16 January 2009

Artificial satellite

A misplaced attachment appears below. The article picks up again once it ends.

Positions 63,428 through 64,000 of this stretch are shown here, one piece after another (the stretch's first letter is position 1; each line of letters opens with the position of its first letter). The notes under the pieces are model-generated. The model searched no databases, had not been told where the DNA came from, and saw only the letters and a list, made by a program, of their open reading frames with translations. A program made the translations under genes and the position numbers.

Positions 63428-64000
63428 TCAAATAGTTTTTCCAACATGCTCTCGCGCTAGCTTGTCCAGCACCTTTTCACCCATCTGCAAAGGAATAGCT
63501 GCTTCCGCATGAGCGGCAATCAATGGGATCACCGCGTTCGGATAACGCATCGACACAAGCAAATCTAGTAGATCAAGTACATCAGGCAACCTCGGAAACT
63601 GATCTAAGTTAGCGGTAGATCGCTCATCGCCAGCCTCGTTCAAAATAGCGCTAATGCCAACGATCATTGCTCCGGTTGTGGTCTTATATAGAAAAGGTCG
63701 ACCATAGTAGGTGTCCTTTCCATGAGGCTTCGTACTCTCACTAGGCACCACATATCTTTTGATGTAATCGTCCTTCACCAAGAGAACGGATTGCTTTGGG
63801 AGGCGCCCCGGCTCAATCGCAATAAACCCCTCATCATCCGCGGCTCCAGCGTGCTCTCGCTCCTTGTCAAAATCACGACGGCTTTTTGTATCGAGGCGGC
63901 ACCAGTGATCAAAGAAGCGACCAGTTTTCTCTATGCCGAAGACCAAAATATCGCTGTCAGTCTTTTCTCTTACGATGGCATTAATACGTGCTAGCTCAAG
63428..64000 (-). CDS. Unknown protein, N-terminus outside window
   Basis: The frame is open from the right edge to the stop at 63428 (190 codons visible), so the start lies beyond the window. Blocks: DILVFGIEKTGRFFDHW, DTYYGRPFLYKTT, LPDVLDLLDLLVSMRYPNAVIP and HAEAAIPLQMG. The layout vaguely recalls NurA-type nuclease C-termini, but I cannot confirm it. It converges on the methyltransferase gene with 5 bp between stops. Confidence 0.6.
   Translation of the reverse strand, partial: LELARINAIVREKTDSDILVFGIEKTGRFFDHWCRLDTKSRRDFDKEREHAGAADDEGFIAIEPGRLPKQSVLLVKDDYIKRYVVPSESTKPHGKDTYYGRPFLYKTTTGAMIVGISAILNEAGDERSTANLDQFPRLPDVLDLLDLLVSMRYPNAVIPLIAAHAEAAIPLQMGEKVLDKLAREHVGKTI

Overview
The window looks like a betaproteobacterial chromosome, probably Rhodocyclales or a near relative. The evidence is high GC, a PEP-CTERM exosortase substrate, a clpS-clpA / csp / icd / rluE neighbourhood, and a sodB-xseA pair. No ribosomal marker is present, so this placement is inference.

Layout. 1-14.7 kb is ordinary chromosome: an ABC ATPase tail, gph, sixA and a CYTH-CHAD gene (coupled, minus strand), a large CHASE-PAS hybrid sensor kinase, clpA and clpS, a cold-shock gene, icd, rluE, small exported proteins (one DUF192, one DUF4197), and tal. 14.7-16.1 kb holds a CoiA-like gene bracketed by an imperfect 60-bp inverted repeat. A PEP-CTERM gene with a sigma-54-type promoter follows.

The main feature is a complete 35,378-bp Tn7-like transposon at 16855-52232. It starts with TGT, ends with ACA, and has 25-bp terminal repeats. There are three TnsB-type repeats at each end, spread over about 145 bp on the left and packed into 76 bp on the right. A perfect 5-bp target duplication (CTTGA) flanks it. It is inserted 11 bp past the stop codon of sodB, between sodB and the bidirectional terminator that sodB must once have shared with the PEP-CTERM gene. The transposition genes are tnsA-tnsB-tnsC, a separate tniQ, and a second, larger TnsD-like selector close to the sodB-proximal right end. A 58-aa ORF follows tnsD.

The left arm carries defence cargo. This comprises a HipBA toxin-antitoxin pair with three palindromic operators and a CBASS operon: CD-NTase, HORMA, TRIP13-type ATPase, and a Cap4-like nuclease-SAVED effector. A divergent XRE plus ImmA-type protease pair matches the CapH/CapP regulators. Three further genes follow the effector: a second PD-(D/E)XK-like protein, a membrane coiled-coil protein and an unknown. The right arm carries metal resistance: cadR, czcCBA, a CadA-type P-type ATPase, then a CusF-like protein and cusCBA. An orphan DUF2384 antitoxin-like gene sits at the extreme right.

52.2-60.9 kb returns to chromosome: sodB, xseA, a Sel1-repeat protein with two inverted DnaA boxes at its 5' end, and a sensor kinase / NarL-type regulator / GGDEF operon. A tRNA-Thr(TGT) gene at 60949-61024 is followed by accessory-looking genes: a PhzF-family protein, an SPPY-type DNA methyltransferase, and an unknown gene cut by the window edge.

The invention Sputnik I, the first object put into orbit around the earth, which began the exploration of space. The people behind the invention Sergei P. Korolev (1907-1966), a Soviet rocket scientist Konstantin Tsiolkovsky (1857-1935), a Soviet schoolteacher and the founder of rocketry in the Soviet Union Robert H. Goddard (1882-1945), an American scientist and the founder of rocketry in the United States Wernher von Braun (1912-1977), a German who worked on rocket projects Arthur C. Clarke (1917- ), the author of more than fifty books and the visionary behind telecommunications satellites A Shocking Launch In Russian, sputnik means “satellite” or “fellow traveler.” On October4, 1957, Sputnik 1, the first artificial satellite to orbit Earth, wasplaced into successful orbit by the Soviet Union. The launch of this small aluminum sphere, 0.58 meter in diameter and weighing 83.6 kilograms, opened the doors to the frontiers of space. Orbiting Earth every 96 minutes, at 28,962 kilometers per hour, Sputnik 1 came within 215 kilometers of Earth at its closest point and 939 kilometers away at its farthest point. It carried equipment to measure the atmosphere and to experiment with the transmission of electromagnetic waves from space. Equipped with two radio transmitters (at different frequencies) that broadcast for twenty-one days, Sputnik 1 was in orbit for ninety-two days, until January 4, 1958, when it disintegrated in the atmosphere. Sputnik 1 was launched using a Soviet intercontinental ballistic missile (ICBM) modified by Soviet rocket expert Sergei P. Korolev. After the launch of Sputnik 2, less than a month later, Chester Bowles, a former United States ambassador to India and Nepal, wrote: “Armed with a nuclear warhead, the rocket which launched Sputnik 1 could destroy New York, Chicago, or Detroit 18 minutes after the button was pushed in Moscow.” Although the launch of Sputnik 1 came as a shock to the general public, it came as no surprise to those who followed rocketry. In June, 1957, the United States Air Force had issued a nonclassified memo stating that there was “every reason to believe that the Rus- sian satellite shot would be made on the hundredth anniversary” of Konstantin Tsiolkovsky’s birth. Thousands of Launches Rockets have been used since at least the twelfth century, when Europeans and the Chinese were using black powder devices. In 1659, the Polish engineer Kazimir Semenovich published his Roketten für Luft und Wasser (rockets for air and water), which had a drawing of a three-stage rocket. Rockets were used and perfected for warfare during the nineteenth and twentieth centuries. Nazi Germany’s V-2 rocket (thousands of which were launched by Germany against England during the closing years of World War II) was the model for American and Soviet rocket designers between 1945 and 1957. In the Soviet Union, Tsiolkovsky had been thinking about and writing about space flight since the last decade of the nineteenth century, and in the United States, Robert H. Goddard had been thinking about and experimenting with rockets since the first decade of the twentieth century. Wernher von Braun had worked on rocket projects for Nazi Germany duringWorldWar II, and, as the war was ending in May, 1945, von Braun and several hundred other people involved in German rocket projects surrendered to American troops in Europe. Hundreds of other German rocket experts ended up in the Soviet Union to continue with their research. Tom Bower pointed out in his book The Paperclip Conspiracy: The Hunt for the Nazi Scientists (1987)—so named because American “recruiting officers had identified [Nazi] scientists to be offered contracts by slipping an ordinary paperclip onto their files”—that American rocketry research was helped tremendously by Nazi scientists who switched sides after World War II. The successful launch of Sputnik 1 convinced people that space travel was no longer simply science fiction. The successful launch of Sputnik 2 on November 3, 1957, carrying the first space traveler, a dog named Laika (who was euthanized in orbit because there were no plans to retrieve her), showed that the launch of Sputnik 1 was only the beginning of greater things to come. Consequences After October 4, 1957, the Soviet Union and other nations launched more experimental satellites. On January 31, 1958, the United States sent up Explorer 1, after failing to launch a Vanguard satellite on December 6, 1957. Arthur C. Clarke, most famous for his many books of science fiction, published a technical paper in 1945 entitled “Extra-Terrestrial Relays: Can Rocket Stations GiveWorld-Wide Radio Coverage?” In that paper, he pointed out that a satellite placed in orbit at the correct height and speed above the equator would be able to hover over the same spot on Earth. The placement of three such “geostationary” satellites would allow radio signals to be transmitted around the world. By the 1990’s, communications satellites were numerous. In the first twenty-five years after Sputnik 1 was launched, from 1957 to 1982, more than two thousand objects were placed into various Earth orbits by more than twenty-four nations. On the average, something was launched into space every 3.82 days for this twentyfive- year period, all beginning with Sputnik 1.